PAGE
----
How Much Protein Is in Tofu? RDs Break It Down


Organic tofu salad plate; how much protein is in tofu?

If you’re looking to cut down on your meat consumption for health or environmental reasons but are concerned about getting enough protein per day, a simple fix can be adding tofu to your rotation.

Tofu, aka bean curd, is a popular ingredient in many Asian cuisines — and it’s pretty awesome stuff. It’s made from condensed soy milk that’s been pressed to form a solid, and even though it may appear plain-looking (and tasting), it can be easily added to many meals, thanks to versatility and ability to soak up the flavors of any ingredients it’s cooked with. Even better, this soy product has some pretty impressive nutritional features — including offering a hearty dose of plant-based protein.

How Much Protein Does Tofu Have?

The amount of protein in tofu will vary depending which type of tofu you’re eating. Silken or soft tofu, for example, has much higher water content, which means it generally has less protein. This type has a creamy texture, making it perfect for soups, smoothies, or sauces. Firm or extra firm tofu, on the other hand, has lower water content and packs more protein. It holds its shape splendidly, making it perfect for grilling, stir-frying, or baking.

While all tofu choices will provide a complete protein (more on that below), the protein content will vary based on the type of tofu as well as the brand you’re buying. For a general estimate, here’s how much protein each type of tofu has in a 100-gram serving, according to the United States Department of Agriculture (USDA):

  • Extra firm tofu: 7.4 grams
  • Firm Tofu: 6.9 grams
  • Silken Tofu: 4.8 grams

Is Tofu a Complete Protein?

Not only is tofu a great source of vegan, plant-based protein, but it’s also a complete protein source. “A complete protein contains all nine of the amino acids that are considered essential; that is, we can’t make them in our bodies and have to consume them,” explains Melissa Groves Azzaro, RDN, registered dietitian and author of “A Balanced Approach to PCOS.” In other words, you must get these nine essential nutrients from your diet. Otherwise, you may experience a gap in your amino acid intake.

Animal proteins contain all nine of those amino acids, meaning they’re complete proteins — but not all plant-based protein sources are complete, Azzaro explains, which is one reason why tofu is such an impressive protein choice. Pistachios are another complete plant-based protein source, for example.

You don’t need to worry about getting a complete protein source at every meal; if you’re eating a variety of protein sources (plant-based or otherwise, including veggies, whole grains, nuts, seeds, and legumes) you’re likely getting all the amino acids you need. If you’re following a plant-based diet and you’re concerned about getting enough, it’s a good idea to consult with a health professional like your doctor or a registered dietitian.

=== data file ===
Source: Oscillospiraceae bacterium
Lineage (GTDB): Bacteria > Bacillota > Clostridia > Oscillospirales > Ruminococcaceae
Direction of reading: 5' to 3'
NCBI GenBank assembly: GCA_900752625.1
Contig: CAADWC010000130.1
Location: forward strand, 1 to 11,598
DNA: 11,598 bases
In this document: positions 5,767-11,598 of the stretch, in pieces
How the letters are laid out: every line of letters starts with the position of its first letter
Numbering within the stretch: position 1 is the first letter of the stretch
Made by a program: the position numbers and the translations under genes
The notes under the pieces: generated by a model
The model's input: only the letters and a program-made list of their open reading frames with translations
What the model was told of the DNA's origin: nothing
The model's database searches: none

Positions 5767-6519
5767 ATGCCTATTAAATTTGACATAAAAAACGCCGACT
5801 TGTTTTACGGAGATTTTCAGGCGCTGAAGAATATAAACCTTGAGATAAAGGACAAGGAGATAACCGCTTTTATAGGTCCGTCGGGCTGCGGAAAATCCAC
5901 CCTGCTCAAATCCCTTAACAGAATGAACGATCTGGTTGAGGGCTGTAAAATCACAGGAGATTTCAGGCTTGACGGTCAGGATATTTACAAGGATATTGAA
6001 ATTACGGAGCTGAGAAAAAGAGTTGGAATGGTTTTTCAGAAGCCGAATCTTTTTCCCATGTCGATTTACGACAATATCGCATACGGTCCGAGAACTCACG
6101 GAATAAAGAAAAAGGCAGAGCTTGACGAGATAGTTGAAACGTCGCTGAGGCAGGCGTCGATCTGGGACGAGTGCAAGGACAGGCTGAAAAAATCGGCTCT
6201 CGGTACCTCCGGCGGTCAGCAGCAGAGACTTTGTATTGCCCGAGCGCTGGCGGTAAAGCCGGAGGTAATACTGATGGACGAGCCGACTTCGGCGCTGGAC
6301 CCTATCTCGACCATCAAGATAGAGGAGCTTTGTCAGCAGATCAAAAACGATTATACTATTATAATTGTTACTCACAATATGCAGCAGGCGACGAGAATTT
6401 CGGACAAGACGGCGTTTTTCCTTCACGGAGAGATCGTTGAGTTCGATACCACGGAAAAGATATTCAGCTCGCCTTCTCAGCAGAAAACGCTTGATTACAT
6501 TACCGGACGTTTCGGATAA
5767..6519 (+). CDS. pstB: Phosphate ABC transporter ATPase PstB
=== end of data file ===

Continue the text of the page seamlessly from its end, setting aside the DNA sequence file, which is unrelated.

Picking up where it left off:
Protein in Tofu vs. Chicken or Beef

Curious how much protein tofu has compared to animal protein sources like chicken or beef? Here’s a breakdown per 100-gram serving, according to the USDA:

  • Extra firm tofu: 7.4 grams
  • Chicken breast: 31 grams
  • Ground beef (90% lean): 18.2 grams

Tofu may not have quite as much protein as chicken or beef, but it has some other perks that make it a healthy choice in comparison. For example, like chicken and beef, tofu provides all nine essential amino acids and is a complete protein. But unlike many meat choices, tofu is low in saturated fat and free from cholesterol.

Also unlike chicken or beef, tofu contains isoflavones, which are a type of plant compound often called “phytoestrogens” because they can have an estrogen-like effect on your body. But don’t worry, these “plant-estrogens” don’t act exactly like the estrogen we naturally produce. In fact, research shows that these isoflavones can have some pretty fantastic health benefits. They’re linked to reducing the risk of heart disease, osteoporosis, and certain types of cancer. Plus, they might help alleviate symptoms of menopause.

Tofu is also a source of many micronutrients, including iron, calcium, and manganese.

While animal-based proteins, like chicken and beef, can’t boast all of the health claims tofu can, certain choices (especially leaner meat cuts) can offer some unique benefits too, like being a source of heme iron, which is a form of iron that is easier for the body to actually utilize.

Tips For Including More Tofu in Your Diet

Including tofu in your diet can be a simple way to eat more plant-based protein.

If you’re ready to jump on the tofu-eating train, Azzaro recommends trying different ways to add it to dishes you already enjoy, like making a tofu and veggie scramble for breakfast (using tofu in place of scrambled eggs), adding silken tofu as a protein in smoothies, desserts, or dips, and adding baked tofu to salads or sandwiches.

No matter whether you grill it, bake it, or add cubes to your miso soup, including this plant-based protein in your diet can certainly be a positive addition.

Image Source: Getty / Yagi Studio

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